ESI, PF, Safety/Fire Dept. NOC, Insurance etc.

Posted by fshsfhsfh on Tuesday, October 18, 2011

I got an email from a reader with the following questions - am posting the questions and the responses for the benefit of the larger reader base:

Disclaimer and Important Note: I am not a legal/accounting/statutory expert. These areas tend to be highly complex, localized and I would strongly advice seeking opinions from qualified accountants/lawyers for these. I have only provided broad guidance below, based on what I know.

1) What is the eligibilty criteria for a restaurant to be ESI and EPF compliant? If a restaurant comes under the purview of these departments, what are the formalities to be complied with?

ESI stands for Employees State Insurance. Essentially, this is a medical insurance scheme for low wage employees (monthly income of Rs.15,000 or below) for availing medical facilities at government hospitals, governed by the ESI Act of the Government of India. ESI is managed by the the Employees State Insurance Corporation ( You can find more information including a copy of the act on their website. Their new portal launched a few months ago is pretty good and a lot of transactions can be completed online with minimal fuss.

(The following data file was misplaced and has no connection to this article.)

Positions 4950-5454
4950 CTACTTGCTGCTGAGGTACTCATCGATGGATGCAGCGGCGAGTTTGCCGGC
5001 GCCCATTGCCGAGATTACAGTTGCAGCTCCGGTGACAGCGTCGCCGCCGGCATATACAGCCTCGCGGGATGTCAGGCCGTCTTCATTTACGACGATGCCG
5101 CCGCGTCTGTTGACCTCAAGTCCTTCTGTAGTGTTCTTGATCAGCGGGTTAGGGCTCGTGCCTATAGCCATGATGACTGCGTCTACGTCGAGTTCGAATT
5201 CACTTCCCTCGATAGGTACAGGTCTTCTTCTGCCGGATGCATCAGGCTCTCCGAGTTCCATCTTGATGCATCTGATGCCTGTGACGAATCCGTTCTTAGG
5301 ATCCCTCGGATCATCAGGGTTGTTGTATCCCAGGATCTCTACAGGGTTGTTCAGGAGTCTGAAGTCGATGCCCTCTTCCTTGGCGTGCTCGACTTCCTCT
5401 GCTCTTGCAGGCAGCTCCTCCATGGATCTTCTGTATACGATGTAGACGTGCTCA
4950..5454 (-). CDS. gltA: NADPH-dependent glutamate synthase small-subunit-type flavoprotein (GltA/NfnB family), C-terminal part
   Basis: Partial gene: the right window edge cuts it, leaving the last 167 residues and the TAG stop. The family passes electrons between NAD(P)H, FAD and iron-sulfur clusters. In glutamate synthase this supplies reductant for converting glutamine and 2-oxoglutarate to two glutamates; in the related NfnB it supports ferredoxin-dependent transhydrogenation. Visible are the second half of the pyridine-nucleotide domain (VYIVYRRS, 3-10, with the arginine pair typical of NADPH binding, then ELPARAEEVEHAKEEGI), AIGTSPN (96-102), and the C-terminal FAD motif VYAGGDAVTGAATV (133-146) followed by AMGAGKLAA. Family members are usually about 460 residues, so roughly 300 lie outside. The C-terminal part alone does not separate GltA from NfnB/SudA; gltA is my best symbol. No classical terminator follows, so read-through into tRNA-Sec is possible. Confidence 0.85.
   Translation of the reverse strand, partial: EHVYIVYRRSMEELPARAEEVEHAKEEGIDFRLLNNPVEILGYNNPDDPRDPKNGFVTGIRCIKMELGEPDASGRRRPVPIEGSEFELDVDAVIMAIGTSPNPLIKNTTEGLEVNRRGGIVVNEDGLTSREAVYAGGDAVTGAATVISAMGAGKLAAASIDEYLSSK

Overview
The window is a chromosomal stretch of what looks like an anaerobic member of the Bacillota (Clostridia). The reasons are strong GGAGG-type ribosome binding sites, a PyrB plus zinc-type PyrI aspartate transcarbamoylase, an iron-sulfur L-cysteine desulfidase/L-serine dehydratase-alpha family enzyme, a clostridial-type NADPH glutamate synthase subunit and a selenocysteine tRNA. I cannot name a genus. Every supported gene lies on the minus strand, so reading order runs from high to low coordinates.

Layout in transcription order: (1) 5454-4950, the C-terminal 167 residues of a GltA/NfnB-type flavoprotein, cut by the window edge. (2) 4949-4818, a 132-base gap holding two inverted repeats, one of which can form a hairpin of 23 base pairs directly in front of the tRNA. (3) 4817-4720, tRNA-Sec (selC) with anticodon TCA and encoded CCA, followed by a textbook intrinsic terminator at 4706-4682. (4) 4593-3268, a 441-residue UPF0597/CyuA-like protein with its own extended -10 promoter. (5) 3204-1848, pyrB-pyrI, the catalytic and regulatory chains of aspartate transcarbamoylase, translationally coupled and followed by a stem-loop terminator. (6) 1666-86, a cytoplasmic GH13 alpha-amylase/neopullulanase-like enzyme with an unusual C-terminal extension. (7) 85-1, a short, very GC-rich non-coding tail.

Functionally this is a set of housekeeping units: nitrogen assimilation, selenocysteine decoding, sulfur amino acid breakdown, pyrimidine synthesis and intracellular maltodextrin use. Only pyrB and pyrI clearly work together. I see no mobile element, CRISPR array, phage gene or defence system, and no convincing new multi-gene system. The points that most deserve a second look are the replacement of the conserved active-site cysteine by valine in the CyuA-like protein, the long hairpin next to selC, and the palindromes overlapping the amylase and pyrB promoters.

If you employ 10 or more employees with wages less than Rs. 15,000 per month, then you will need to participate in the ESI scheme.

EPF stands for Employee's Provident Fund - You need to participate in EPF if you employ 20 or more employees irrrespective of their salary levels. Again you can find information on their website -

Most accountants have a external partner (typically a freelancer or who specializes in ESI, Labour & PF) they can refer you to. For a small monthly fee they will help you with the process of registration, ongoing statutory filings and support. Both of these require monthly payments and periodical filings (monthly, annual).Again the freelancer/specialist will help you with these.

2) Does a Restaurant need a fire safety certification / NOC from the fire department?

As far as my limited knowledge goes, buildings require a fire safety certification in certain cases. I am not aware of a restaurant business specifically requiring a safety certification / NOC from the fire department. Again this could be very localized - your best bet would be to ask a neighboring restaurant on if something of this nature is required.

3) Is Insurance (of premises etc) mandatory for a restaurant?

Insurance of the premises (building) is typically the landlord's responsibility. But Insurance of the fittings, furniture, equipment inside the restaurant is highly recommended. Most general insurance companies have a specific package for hotels/restaurants - E.g. Tata AIG insurance package for Hotels and Restaurants. This insurance is not mandatory, but highly recommended.

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